RALEIGH – As Black History Month quickly approaches, people across the country are already commemorating Black History with events that honor the culture and its creativity, and remembering the strides made to ensure the freedom of African Americans today.
Saturday was the 17th Annual African American Cultural Celebration at the North Carolina Museum of History. This event included a host of musicians, dancing, arts and crafts, and educational lessons, with the theme "From Africa to the Americas."
The United States Colored Troops Color Guard and Reenactors, Tryon Palace Jonkonnu Drummers and A Drummer’s World Drumline opened the event, along with welcoming remarks from members of the NC African American Heritage Commission.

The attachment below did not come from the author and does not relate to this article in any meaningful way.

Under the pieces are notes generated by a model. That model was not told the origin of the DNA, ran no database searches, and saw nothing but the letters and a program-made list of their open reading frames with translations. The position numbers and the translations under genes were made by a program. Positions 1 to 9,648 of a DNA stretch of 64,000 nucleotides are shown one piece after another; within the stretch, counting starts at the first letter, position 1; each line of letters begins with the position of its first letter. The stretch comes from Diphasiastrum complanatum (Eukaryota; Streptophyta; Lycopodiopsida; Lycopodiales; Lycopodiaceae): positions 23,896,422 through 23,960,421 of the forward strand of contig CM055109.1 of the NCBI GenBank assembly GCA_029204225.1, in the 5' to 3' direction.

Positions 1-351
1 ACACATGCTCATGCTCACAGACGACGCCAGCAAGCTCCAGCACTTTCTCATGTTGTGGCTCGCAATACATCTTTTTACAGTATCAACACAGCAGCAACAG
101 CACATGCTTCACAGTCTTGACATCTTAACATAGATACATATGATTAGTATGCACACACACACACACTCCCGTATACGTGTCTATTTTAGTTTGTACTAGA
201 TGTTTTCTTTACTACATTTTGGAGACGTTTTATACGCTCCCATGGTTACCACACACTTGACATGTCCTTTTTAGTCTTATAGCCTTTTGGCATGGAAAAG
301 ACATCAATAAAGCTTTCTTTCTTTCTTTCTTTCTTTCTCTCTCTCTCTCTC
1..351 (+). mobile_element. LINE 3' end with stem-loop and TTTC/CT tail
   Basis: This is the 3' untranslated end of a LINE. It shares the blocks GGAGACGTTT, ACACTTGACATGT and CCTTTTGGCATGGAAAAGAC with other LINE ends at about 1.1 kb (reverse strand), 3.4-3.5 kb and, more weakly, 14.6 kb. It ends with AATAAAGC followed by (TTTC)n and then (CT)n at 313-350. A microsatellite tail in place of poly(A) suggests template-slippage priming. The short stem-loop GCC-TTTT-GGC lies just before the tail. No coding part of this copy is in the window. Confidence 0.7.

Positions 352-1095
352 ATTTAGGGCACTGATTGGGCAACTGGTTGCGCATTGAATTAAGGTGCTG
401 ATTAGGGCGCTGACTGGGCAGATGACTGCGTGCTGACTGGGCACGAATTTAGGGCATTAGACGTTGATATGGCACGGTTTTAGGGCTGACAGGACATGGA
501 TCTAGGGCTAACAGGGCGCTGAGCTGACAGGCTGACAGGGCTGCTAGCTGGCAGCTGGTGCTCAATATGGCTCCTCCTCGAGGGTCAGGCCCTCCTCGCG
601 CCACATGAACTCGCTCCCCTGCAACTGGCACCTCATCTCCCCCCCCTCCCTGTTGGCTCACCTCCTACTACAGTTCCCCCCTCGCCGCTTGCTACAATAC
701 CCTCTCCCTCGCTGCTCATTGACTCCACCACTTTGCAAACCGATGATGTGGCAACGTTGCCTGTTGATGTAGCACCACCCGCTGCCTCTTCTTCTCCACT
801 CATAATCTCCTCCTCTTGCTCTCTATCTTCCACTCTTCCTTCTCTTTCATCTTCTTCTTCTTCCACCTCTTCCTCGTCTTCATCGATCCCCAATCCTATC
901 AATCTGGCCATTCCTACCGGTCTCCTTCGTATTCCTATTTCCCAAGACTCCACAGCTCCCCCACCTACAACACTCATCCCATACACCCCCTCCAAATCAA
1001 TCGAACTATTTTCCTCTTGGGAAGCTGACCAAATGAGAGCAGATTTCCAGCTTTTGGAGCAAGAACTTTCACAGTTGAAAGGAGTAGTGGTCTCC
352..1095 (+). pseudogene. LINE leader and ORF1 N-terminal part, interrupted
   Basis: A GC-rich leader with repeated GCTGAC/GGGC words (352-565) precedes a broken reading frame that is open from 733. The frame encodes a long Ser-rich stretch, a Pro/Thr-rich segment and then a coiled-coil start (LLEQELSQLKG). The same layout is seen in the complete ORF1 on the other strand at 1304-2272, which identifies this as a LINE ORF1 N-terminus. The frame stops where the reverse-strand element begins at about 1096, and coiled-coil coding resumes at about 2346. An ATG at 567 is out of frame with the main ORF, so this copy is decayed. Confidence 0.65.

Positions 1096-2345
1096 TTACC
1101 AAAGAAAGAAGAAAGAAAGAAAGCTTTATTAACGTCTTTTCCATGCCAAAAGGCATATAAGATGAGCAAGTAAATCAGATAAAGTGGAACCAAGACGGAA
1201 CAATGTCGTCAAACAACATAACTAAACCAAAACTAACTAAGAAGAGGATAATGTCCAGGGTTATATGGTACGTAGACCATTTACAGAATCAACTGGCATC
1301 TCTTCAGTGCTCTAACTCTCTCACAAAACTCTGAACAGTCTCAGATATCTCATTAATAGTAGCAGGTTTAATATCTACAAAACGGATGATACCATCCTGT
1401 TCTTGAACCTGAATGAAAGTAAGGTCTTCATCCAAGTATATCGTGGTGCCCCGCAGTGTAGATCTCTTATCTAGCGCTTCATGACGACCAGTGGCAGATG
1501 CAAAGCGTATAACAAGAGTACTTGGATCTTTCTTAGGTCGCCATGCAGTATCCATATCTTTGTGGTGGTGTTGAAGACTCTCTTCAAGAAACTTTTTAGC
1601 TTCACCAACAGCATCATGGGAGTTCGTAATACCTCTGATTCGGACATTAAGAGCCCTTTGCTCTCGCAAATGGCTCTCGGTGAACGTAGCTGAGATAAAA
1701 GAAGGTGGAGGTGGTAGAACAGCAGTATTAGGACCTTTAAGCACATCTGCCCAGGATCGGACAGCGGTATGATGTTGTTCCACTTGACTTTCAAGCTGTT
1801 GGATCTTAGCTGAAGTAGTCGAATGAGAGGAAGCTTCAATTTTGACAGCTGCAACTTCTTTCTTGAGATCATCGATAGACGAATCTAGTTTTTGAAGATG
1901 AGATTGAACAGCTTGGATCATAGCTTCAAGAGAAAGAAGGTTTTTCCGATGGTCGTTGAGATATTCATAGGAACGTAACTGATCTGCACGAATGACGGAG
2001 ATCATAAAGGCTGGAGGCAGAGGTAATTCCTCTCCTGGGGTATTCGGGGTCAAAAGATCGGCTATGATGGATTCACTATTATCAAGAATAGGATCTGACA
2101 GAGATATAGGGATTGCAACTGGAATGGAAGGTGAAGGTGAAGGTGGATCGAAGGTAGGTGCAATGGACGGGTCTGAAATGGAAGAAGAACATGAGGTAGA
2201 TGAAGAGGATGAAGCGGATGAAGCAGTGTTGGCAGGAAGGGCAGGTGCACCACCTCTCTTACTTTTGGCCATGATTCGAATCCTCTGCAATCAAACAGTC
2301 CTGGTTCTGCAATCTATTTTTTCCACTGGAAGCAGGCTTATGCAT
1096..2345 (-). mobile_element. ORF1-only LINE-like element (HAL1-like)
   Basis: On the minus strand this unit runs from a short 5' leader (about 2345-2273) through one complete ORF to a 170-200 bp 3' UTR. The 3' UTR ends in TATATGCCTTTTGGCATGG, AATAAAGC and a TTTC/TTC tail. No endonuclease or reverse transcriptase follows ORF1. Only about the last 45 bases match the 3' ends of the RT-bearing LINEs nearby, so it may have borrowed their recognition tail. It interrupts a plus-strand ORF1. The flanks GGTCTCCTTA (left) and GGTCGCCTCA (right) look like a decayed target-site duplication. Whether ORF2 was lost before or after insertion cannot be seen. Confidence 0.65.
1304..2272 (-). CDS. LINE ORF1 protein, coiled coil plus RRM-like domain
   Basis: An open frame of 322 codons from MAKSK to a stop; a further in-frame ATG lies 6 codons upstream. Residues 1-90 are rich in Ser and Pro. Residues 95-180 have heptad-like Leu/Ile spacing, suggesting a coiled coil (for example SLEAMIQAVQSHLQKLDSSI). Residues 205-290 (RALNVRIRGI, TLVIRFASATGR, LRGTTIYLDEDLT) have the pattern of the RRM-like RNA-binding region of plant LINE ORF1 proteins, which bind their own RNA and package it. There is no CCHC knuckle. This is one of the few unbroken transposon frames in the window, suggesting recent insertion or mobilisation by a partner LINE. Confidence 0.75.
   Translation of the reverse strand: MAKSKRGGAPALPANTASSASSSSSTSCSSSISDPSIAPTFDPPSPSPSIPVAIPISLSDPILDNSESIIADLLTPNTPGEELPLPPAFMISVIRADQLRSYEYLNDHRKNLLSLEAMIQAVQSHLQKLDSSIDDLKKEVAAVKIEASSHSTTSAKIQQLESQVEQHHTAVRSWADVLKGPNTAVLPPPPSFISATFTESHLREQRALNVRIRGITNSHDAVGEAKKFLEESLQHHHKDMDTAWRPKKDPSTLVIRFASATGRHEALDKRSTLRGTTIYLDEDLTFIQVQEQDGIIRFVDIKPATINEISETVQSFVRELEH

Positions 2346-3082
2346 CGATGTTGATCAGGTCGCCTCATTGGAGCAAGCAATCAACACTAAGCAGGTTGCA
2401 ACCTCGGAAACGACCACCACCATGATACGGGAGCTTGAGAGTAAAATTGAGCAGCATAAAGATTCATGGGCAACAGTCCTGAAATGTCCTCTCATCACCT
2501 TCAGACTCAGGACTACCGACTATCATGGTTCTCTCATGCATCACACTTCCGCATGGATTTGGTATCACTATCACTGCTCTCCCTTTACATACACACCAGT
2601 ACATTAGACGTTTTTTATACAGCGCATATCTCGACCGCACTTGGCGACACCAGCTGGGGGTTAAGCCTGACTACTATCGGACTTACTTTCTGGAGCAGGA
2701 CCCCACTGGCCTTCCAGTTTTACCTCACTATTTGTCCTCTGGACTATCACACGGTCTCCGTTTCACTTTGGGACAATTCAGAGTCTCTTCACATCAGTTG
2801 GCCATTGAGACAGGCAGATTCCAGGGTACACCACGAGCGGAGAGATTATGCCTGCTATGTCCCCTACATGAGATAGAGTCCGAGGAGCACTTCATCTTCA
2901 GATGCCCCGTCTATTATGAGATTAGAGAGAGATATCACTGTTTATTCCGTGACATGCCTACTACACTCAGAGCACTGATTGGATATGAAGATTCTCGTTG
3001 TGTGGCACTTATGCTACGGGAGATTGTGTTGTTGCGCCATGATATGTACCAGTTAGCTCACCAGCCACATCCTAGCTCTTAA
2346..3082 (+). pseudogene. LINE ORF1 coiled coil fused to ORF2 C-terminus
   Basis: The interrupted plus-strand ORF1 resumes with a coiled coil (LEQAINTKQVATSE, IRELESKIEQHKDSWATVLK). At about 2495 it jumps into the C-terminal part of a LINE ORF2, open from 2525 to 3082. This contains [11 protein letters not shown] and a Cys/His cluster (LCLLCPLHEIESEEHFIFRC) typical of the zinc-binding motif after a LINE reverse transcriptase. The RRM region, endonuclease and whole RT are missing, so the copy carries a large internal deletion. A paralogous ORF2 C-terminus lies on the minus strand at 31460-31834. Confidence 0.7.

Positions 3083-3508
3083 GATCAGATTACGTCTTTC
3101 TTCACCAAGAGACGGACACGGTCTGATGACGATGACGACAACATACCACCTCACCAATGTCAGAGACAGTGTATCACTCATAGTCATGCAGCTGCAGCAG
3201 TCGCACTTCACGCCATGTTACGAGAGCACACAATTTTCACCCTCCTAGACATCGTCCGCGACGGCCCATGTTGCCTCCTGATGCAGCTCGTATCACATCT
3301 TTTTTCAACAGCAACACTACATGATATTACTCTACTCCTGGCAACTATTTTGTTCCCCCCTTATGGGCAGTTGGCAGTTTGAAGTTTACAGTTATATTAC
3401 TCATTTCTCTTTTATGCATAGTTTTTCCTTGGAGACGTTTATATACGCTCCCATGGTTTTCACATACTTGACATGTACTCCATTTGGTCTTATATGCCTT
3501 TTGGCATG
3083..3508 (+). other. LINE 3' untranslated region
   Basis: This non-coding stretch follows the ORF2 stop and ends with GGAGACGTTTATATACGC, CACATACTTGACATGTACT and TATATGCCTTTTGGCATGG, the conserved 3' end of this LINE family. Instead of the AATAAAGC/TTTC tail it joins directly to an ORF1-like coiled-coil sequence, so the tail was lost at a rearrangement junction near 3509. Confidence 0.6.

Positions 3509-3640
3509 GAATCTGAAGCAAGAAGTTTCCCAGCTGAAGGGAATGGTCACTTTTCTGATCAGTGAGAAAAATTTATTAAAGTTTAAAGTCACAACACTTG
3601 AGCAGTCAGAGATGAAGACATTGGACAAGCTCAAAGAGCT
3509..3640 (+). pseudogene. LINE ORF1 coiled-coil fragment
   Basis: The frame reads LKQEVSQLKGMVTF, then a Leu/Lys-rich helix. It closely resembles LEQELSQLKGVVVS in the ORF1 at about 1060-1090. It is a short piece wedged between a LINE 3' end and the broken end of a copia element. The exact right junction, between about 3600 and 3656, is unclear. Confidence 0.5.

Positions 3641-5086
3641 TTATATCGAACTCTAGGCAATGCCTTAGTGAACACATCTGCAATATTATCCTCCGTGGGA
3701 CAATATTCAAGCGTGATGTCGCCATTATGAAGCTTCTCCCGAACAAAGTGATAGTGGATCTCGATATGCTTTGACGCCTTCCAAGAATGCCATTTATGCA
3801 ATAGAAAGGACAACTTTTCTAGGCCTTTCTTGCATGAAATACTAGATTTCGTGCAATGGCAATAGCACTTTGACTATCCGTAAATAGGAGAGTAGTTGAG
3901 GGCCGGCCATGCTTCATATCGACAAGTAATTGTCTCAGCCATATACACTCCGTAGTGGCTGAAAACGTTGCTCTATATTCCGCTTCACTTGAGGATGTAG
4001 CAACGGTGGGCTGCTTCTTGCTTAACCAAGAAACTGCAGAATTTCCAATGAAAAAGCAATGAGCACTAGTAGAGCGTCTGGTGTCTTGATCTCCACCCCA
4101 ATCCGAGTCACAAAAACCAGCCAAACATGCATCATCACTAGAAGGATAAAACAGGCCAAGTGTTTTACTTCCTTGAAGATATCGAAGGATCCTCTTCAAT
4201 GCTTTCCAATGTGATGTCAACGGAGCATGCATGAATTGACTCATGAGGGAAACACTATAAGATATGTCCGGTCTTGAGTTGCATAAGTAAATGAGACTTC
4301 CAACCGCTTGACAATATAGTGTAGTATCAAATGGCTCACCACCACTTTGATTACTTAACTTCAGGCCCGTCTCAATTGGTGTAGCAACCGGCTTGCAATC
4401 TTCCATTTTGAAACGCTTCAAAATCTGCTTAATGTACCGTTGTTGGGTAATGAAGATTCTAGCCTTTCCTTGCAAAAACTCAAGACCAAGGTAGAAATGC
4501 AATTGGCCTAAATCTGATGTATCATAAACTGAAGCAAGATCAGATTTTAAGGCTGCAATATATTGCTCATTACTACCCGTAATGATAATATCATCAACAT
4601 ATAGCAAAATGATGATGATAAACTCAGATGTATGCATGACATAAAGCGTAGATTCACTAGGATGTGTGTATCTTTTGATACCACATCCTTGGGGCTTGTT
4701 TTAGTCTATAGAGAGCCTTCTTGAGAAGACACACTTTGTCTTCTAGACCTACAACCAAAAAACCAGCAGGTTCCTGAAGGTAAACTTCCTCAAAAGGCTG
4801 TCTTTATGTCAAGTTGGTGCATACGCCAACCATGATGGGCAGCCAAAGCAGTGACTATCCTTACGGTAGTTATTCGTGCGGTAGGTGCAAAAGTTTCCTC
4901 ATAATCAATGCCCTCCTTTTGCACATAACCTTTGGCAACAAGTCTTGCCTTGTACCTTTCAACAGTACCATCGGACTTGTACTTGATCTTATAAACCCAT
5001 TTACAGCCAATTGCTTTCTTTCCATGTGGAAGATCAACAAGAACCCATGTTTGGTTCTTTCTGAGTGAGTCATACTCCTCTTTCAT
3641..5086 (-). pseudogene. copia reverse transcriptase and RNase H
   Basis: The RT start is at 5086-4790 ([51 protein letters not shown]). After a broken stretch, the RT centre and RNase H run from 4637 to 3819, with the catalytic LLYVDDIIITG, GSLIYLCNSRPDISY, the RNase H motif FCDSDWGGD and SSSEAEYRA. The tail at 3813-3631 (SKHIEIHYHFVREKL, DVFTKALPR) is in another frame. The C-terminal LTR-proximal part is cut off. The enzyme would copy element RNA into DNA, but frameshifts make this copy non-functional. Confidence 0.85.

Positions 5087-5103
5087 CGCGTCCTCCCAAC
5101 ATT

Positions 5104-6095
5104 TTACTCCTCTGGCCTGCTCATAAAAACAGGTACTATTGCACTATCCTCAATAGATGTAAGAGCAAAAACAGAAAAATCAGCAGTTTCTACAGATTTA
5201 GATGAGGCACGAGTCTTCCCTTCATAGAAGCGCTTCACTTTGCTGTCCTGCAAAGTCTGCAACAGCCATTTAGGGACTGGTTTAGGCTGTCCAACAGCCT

"Usually we get between 2,000 and 5,000 people who come to the museum for this event," said Director of the NC Museum of History Ken Howard. "This is our second largest one-day event at the museum. So we're very appreciative of our African American heritage that North Carolina has."
Throughout the day, guests enjoyed live performances from gospel group Truevine, R&B artist Vanessa Ferguson, poet Pamela Tuck and Michele Andrea Bowen, and many others. This year, there was a specific focus on artist Ernie Barnes who was born and raised in Durham and made a mark on the world with his famous painting "The Sugar Shack."
"A lot of people are familiar with the Ernie Barnes' work, either from the beginning or end of "Good Times" when you see that phenomenal painting associated with the fictional character JJ," said Michelle Lanier, executive director of the NC African American Heritage Commission. "It's an image of the African American people dancing, and their limbs are almost liquid in movement."
To see the full African American Cultural Celebration schedule, visit https://www.ncmuseumofhistory.org/aacc-2018/schedule-of-events.
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